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Hoffmann, R. A wiki for the life sciences where authorship matters. Nature Genetics (2008)

Desensitization of endogenously expressed delta-opioid receptors: no evidence for involvement of G protein-coupled receptor kinase 2.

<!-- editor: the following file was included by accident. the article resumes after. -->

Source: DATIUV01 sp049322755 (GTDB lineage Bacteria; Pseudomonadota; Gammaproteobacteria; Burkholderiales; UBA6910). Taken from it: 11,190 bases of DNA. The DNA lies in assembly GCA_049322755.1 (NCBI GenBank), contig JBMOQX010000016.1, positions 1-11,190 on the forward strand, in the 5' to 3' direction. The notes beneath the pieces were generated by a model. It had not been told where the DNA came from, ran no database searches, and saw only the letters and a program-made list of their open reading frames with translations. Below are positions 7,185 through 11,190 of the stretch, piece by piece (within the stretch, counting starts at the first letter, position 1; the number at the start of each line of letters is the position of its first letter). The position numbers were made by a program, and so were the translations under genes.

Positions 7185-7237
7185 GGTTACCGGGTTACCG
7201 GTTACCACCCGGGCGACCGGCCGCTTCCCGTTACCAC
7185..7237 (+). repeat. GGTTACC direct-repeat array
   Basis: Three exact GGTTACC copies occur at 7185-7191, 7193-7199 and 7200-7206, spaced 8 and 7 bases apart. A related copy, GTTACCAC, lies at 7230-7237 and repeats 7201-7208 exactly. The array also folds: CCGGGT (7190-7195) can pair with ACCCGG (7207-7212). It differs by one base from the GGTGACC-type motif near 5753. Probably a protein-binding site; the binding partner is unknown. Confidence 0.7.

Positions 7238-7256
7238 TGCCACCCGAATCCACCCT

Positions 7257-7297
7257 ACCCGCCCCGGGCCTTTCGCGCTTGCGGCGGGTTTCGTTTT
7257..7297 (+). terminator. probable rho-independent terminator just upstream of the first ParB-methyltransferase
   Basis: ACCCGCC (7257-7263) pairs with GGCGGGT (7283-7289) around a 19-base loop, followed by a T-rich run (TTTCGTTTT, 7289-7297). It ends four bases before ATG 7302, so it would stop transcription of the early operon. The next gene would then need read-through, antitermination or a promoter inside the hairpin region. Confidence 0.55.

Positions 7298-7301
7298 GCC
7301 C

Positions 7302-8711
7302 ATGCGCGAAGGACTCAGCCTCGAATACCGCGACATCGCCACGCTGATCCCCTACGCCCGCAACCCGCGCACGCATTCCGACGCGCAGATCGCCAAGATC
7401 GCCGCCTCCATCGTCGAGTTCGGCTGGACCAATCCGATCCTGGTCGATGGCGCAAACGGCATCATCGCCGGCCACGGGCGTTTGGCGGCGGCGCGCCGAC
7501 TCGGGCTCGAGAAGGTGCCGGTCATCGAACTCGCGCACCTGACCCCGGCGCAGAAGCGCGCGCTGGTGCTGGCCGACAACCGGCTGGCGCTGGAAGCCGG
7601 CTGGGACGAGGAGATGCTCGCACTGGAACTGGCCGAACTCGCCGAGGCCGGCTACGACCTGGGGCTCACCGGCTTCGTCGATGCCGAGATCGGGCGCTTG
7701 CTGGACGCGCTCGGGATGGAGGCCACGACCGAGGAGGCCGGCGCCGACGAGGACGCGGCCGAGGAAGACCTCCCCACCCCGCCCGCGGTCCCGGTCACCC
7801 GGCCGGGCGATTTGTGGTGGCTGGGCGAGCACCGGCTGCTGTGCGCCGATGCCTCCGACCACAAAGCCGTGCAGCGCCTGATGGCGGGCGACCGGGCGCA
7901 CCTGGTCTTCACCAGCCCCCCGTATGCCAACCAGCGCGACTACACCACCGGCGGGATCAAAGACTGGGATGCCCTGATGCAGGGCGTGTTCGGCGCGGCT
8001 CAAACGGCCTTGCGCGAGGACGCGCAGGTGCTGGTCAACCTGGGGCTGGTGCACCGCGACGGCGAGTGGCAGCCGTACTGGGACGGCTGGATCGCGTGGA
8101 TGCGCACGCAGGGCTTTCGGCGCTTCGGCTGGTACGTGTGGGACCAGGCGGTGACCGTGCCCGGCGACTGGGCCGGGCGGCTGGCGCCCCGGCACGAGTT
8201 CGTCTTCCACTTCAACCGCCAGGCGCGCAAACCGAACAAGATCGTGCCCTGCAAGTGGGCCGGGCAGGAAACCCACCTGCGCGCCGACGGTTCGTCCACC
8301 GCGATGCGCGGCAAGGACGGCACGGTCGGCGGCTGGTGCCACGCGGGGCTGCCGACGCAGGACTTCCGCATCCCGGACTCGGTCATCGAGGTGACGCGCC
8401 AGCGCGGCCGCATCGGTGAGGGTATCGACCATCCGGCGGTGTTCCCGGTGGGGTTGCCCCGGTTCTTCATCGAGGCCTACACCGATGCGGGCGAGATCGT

The involvement of G protein-coupled receptor kinase 2 (GRK2) in the agonist-induced desensitization of delta-opioid receptor-mediated inhibition of cAMP formation in NG108-15 mouse neuroblastomaxrat glioma hybrid cells was investigated. Pretreatment of wild-type cells with the delta-opioid receptor agonist [D-Pen(2,5)]-enkephalin (DPDPE; 100 nM) for as little as 5 min produced marked desensitization of subsequent DPDPE-mediated inhibition of iloprost (300 nM)-stimulated cAMP formation. In NG108-15 cells stably overexpressing wild-type GRK2 or dominant negative mutant GRK2 (DNM GRK2), the DPDPE-induced desensitization of cAMP inhibition was the same as in plasmid-transfected control cells. Pretreatment of wild-type cells with the inhibitors of receptor internalization, concanavalin A (0.25 mg ml(-1)) or hypertonic sucrose (0.4 M), also failed to inhibit DPDPE-mediated desensitization. Finally, in NG108-15 cells stably overexpressing G protein-coupled receptor kinase 6 (GRK6), DPDPE-induced desensitization was significantly increased as compared to plasmid-transfected control cells. These results indicate that GRK2 is unlikely to mediate the desensitization of endogenous delta-opioid receptors in NG108-15 cells, but that other GRKs, such as GRK6, may be more important.[1]


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